LAW OF PRIVILEGES AS AN ANTITHESIS TO GLOBAL DEMOCRATIC POLICIES: A COMPARATIVE STUDY
Megha Pillai & Pooja Rao Putrevu
Symbiosis Law School, Hyderabad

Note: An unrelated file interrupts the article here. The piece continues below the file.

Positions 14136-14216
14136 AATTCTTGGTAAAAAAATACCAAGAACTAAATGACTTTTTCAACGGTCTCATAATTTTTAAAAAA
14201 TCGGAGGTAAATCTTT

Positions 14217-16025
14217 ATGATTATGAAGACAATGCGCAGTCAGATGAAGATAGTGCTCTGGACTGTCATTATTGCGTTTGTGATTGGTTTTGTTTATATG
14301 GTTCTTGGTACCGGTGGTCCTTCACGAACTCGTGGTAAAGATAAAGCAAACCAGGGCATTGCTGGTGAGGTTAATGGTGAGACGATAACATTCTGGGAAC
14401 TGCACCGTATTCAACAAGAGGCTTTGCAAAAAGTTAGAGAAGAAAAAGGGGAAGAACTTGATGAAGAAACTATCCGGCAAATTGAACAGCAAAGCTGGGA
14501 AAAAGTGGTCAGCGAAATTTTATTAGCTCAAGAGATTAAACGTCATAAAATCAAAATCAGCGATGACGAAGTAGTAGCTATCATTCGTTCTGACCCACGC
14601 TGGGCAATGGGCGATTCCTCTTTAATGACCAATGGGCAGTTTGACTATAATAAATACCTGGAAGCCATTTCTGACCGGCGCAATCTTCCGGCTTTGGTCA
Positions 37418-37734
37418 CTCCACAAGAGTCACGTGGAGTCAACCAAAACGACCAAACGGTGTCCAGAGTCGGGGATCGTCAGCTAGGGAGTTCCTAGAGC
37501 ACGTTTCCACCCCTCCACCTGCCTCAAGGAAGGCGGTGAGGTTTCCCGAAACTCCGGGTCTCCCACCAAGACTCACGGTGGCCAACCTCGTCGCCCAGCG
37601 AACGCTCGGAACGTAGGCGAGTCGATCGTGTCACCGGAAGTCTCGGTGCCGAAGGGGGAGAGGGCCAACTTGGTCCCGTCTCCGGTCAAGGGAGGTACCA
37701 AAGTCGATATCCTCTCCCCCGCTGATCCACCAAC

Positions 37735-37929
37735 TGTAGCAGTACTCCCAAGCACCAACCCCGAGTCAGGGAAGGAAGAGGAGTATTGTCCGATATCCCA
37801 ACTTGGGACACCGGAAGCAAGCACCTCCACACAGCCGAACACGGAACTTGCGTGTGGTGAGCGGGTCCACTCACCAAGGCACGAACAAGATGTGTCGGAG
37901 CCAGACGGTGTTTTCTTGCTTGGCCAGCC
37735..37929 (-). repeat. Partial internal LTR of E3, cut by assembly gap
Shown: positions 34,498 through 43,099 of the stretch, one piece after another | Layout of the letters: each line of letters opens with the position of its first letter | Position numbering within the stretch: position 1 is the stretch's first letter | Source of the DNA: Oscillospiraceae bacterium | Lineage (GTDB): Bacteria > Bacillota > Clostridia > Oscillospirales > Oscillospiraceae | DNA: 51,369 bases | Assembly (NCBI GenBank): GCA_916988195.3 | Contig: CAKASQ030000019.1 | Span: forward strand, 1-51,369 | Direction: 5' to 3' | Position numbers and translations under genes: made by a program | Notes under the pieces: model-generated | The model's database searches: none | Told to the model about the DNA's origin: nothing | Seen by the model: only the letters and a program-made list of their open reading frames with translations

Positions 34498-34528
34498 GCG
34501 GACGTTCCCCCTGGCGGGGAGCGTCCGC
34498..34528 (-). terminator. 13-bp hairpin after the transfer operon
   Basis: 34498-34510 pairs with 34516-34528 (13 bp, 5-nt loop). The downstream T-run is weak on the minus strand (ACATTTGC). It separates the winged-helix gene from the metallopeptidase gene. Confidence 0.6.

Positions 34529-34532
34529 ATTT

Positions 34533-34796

The Law of Privileges has had a long journey in developing from the Crown Privilege in the era of British dominance to the subsequent concept of Public Interest Immunity, the same change reflecting in different nations in different forms; the United Stated of America calls it the ‘executive privilege’ where as the Indian Government has named it ‘Governmental Privilege’. Further changes in nomenclature can be observed in other Commonwealth countries such as Canada and Australia. Though the jargon varies through the various countries, the concept remains very similar; varying slightly with the variance in forms of government. The most common privilege among these countries is that of withholding the disclosure of documents. It can be believed to an extent that the growing complexity of a modern state increases the secrecy in the Government, this in turn leads to administrative discrepancies. A democratic administration requires a delicate balance of secrecy. Through this research project, the transition of privilege from absolute discretion of the executive to a limited discretion that is subject to the confines of judicial review shall be examined. The impact of these privileges on the accountability and transparency of the Government shall be scrutinised.